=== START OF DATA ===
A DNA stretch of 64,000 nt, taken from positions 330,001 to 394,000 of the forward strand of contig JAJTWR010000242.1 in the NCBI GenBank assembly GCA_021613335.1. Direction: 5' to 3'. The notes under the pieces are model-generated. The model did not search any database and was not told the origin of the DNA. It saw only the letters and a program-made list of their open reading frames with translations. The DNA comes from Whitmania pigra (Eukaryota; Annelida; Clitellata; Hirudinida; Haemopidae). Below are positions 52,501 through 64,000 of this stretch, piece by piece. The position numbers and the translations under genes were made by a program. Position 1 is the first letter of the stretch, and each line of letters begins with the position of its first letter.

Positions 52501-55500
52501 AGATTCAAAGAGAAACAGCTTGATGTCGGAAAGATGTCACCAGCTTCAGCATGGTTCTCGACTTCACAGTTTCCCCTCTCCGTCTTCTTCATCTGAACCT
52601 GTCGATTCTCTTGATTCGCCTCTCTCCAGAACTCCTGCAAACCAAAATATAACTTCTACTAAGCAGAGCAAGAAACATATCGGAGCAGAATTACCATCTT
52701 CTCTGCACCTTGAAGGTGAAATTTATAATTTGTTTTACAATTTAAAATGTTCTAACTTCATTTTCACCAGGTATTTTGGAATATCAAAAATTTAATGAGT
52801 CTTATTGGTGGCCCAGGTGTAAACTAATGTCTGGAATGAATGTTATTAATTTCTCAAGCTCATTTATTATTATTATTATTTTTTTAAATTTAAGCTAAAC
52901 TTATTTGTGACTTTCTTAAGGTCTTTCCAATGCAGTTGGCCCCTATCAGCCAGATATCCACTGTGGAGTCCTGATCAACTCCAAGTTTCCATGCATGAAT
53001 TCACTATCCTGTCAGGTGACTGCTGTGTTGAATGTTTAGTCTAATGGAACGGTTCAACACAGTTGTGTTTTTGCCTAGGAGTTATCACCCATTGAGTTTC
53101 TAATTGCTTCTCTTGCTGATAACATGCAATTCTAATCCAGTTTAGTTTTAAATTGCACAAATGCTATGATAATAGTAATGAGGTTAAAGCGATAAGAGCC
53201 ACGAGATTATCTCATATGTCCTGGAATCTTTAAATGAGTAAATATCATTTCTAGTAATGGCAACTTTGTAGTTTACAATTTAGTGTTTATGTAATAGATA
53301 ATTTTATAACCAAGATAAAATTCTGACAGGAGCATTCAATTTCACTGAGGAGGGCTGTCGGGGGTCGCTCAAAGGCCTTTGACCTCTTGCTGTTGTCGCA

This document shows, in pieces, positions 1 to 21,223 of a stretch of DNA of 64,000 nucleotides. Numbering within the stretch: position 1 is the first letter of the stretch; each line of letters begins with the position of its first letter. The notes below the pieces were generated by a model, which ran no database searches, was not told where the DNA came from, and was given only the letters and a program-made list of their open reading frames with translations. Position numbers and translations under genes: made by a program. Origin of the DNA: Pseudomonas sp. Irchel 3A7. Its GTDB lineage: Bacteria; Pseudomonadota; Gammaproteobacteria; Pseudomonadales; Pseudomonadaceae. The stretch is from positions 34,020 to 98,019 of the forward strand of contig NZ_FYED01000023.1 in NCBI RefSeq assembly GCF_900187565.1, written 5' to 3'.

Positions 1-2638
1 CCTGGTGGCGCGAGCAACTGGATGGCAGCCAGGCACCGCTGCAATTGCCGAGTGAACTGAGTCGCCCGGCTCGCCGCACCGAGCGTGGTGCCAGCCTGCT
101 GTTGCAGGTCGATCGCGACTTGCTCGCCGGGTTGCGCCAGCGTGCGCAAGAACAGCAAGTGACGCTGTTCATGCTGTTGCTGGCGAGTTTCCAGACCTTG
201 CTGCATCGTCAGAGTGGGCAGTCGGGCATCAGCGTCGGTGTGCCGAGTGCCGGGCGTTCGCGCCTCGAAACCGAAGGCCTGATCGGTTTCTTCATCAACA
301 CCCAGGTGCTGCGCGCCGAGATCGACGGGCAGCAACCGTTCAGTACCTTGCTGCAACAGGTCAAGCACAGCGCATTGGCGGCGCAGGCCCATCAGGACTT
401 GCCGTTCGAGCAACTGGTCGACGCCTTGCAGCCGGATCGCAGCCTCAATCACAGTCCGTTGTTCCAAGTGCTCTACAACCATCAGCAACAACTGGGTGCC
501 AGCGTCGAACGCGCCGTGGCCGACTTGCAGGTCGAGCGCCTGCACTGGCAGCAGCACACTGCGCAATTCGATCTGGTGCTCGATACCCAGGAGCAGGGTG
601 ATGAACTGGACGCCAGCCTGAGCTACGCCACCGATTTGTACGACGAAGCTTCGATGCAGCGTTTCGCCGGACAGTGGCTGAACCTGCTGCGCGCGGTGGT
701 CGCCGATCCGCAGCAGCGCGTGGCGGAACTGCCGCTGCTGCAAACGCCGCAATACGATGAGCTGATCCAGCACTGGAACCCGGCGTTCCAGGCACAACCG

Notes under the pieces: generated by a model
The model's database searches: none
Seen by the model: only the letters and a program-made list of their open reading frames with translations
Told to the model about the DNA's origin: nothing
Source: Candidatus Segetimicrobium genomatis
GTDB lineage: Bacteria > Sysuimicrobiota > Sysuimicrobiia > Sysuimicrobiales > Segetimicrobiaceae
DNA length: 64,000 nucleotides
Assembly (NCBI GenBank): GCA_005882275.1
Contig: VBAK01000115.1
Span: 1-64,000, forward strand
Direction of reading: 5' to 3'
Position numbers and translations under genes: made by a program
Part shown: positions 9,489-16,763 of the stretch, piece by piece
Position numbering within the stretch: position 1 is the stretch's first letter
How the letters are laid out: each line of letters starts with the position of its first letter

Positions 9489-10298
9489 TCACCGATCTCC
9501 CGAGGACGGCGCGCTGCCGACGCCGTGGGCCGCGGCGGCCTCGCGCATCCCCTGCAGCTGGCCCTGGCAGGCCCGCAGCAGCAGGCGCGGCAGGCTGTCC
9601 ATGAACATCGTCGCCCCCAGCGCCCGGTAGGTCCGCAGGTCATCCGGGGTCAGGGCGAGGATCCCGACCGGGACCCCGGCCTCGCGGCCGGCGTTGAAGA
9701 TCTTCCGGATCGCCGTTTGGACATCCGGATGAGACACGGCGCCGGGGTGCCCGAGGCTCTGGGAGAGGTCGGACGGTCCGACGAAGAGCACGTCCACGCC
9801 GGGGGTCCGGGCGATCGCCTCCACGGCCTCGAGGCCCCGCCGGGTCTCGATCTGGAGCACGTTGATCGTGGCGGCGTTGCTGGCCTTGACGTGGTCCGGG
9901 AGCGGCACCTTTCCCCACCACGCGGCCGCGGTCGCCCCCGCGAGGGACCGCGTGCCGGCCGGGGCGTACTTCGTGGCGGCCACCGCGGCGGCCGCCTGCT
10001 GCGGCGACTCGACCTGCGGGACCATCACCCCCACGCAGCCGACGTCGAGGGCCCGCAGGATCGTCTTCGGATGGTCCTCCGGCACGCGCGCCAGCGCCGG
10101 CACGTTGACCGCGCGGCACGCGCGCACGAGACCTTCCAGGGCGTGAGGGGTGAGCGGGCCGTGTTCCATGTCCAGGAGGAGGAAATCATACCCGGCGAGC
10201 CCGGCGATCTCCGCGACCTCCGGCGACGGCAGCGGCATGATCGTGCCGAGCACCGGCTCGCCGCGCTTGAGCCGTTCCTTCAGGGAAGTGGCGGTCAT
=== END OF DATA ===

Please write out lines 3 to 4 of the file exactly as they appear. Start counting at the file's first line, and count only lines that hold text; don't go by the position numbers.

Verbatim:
52501 AGATTCAAAGAGAAACAGCTTGATGTCGGAAAGATGTCACCAGCTTCAGCATGGTTCTCGACTTCACAGTTTCCCCTCTCCGTCTTCTTCATCTGAACCT
52601 GTCGATTCTCTTGATTCGCCTCTCTCCAGAACTCCTGCAAACCAAAATATAACTTCTACTAAGCAGAGCAAGAAACATATCGGAGCAGAATTACCATCTT